• Phase 4 – Beginning April 17, 2020, Mastercard will eliminate the arbitration chargeback cycle, or second chargeback cycle, and will make pre-arbitration cases mandatory for all codes excluding Chip Liability Shift (4870), Chip/Pin Liability Shift (4871) and Authorization-Related Chargeback (4808). Issuers will continue to have the option to further a dispute with a pre-arbitration attempt. However, the removal of the second chargeback cycle means that the financial liability remains with the card issuer until a final decision is made.

While Eaton-Cardone says many of these process updates should benefit merchants and may help reduce unwarranted chargebacks, she feels that more should be done to deter and penalize consumers who are intentionally gaming the system. In fact, Chargebacks911 estimates that 60% to 80% of all chargebacks are due to friendly fraud, cyber-shoplifting and other abuses.(2) She encourages card networks to implement policies that will make it harder for unethical players to operate undetected and to unjustly profit at merchants’ expense. Her recommendations include:

  1. Establish an industry-wide dispute score to help identify consumers who regularly file chargeback claims. This would give merchants extra decision-making options to accept or decline orders from those with abnormally high chargeback rates or take extra steps to document cardholder approval, order fulfillment and proof of delivery.
  2. Assess a chargeback fee on issuing banks when merchants successfully defend a dispute by proving the consumer placed the order and received the goods or that the issuer failed to obtain evidence before initiating the chargeback.
  3. Place cardholders and card issuers on a monitoring program if their chargeback ratio exceeds a specified rate and exercise appropriate sanctions if they are found to be engaging in chargeback fraud.
  4. In cases where the merchant loses a dispute, banks should be required to provide a reason the chargeback was upheld. This increased transparency would allow merchants to adjust their processes as needed or appeal to the card network if they have evidence of fraud.

“The chargeback process was designed to protect consumers from unethical merchants; unfortunately, the current system allows unethical consumers to commit fraud against honest merchants,” asserted Eaton-Cardone. “As Visa and Mastercard continue to evaluate and fine-tune their chargeback processes, I hope they will take steps to ensure their policies are fair and balanced for all parties. Efforts to minimize chargebacks and friendly fraud not only benefit merchants, but can help reduce overall costs for banks, card networks and consumers alike—so everyone wins.”

Eaton-Cardone also noted that as part of this initiative, Mastercard is introducing a new collaboration function. “For the first time, issuers and merchants will be able to collaborate together to resolve disputes before they escalate into chargebacks. This is an exciting development that we look forward to seeing evolve over the coming year,” she concluded.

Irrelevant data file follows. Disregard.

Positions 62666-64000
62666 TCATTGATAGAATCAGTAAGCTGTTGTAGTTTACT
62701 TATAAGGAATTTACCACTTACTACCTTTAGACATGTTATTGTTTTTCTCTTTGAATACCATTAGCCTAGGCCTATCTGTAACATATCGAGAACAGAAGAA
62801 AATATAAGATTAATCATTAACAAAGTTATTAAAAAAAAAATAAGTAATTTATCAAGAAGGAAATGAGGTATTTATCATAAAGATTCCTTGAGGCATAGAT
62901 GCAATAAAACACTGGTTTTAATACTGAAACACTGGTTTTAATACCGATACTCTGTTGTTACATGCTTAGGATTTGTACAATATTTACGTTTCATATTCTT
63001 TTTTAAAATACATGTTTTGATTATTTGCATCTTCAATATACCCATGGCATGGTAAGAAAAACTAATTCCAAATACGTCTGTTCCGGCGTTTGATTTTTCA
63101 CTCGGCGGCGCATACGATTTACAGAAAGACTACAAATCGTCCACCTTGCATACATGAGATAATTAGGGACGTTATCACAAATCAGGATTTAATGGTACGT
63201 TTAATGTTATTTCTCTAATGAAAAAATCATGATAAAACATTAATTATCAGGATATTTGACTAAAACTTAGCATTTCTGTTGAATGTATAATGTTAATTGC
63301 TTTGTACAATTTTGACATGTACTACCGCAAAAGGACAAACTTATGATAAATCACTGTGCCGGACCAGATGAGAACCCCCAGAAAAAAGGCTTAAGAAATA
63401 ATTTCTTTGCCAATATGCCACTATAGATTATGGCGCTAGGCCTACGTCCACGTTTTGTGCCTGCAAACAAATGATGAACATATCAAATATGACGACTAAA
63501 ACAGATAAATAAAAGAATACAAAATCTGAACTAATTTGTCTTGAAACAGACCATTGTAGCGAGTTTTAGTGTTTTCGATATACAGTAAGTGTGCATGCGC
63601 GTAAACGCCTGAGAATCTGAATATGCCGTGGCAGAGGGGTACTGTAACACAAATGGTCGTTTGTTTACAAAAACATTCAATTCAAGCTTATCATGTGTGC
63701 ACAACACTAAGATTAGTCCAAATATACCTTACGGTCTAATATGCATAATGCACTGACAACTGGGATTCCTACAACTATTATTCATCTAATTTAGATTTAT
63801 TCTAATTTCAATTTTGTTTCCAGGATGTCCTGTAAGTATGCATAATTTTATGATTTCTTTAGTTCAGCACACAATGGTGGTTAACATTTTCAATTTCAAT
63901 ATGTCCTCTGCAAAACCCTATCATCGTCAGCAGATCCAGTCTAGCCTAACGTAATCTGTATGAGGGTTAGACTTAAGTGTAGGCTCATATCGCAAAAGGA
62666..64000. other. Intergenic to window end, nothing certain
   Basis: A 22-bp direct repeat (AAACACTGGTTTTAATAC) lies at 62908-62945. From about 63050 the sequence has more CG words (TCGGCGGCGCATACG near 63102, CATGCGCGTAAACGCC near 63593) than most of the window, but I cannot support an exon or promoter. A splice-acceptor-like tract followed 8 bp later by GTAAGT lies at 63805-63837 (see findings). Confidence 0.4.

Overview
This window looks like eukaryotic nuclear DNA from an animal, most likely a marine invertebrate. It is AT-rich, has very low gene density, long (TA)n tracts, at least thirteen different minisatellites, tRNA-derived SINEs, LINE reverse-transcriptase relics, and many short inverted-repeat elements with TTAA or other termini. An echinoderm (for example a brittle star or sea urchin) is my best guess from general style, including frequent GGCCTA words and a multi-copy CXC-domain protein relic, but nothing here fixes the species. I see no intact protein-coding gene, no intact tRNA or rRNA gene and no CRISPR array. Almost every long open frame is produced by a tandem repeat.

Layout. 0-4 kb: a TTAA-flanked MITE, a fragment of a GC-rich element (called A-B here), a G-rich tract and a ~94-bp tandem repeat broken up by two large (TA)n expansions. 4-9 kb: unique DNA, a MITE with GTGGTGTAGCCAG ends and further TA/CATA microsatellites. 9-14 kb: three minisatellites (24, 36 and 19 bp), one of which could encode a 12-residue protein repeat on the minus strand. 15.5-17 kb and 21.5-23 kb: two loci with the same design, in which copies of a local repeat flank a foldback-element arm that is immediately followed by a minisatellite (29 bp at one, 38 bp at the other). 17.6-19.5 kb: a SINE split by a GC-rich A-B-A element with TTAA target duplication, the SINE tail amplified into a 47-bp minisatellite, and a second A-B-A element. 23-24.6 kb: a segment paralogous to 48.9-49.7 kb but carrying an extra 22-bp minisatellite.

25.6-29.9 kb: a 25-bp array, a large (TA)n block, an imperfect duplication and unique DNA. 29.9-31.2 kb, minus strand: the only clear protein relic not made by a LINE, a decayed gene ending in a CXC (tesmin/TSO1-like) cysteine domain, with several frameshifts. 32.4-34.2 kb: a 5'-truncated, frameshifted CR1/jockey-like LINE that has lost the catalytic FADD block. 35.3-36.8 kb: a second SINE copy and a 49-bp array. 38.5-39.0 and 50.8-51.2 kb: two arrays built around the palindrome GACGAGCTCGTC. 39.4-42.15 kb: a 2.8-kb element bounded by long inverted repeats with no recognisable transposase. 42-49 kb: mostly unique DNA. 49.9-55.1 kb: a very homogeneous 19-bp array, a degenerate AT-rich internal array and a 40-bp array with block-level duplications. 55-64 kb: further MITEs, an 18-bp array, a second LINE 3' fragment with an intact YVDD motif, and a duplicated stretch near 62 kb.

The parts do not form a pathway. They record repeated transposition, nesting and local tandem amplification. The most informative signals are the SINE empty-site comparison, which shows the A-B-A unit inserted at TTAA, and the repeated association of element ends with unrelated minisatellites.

Chargebacks911 is committed to educating and supporting eCommerce merchants with services designed to increase profitability, mitigate chargebacks and fight fraud. To that end, Monica Eaton-Cardone and her team will be participating in a number of upcoming industry events, including TRANSACT 2019 in Las Vegas. For details on Chargebacks911’s comprehensive risk management solutions, informative articles and other merchant resources, visit https://chargebacks911.com.

About Chargebacks911/The Chargebacks Company

Chargebacks911 empowers businesses to combat constantly evolving fraud tactics and mounting customer disputes that directly threaten profitability. Operating as The Chargeback Company in Europe, Chargebacks911 has pioneered effective, industry-leading solutions designed to reduce chargeback fraud, alleviate processing costs, mitigate risk and recover revenues.

The company’s unparalleled expertise and proprietary technology have earned three consecutive CNP Customer Choice Awards for Best Chargeback Management Solution, three successive AI Lions’ Den Awards for Best Airline Industry Solution, and Gold and Silver Stevie Awards from the American Business Awards (ABA). With innovative and highly scalable services ranging from Intelligent Source Detection™ (ISD) to Tactical Representment, Chargebacks911 uncovers the true source of chargebacks, battles unjustified disputes, rescues lost revenue, safeguards reputations, and defends against relentless, ever-changing cyberthreats.

Discover why Chargebacks911 is a hero to the payments industry, nemesis of fraudsters and trusted protector of over 2.4 billion transactions per year, representing clients worldwide—visit https://www.chargebacks911.com.

  1. Research and Markets. “United States Credit Card Dispute Management Study, 2018–2022: Transactions in the Billions Bring Exceptions in the Millions”; press release issued March 4, 2019.
  2. “Mastercard Dispute Resolution Initiative: Mastercard Is Overhauling the Chargeback Process. Are You Ready?”; article published January 24, 2019.
  3. “Mastercard Negative Option Billing: The New Mastercard Negative Option Billing Rules Could Change How You Do Business”; article published February 6, 2019.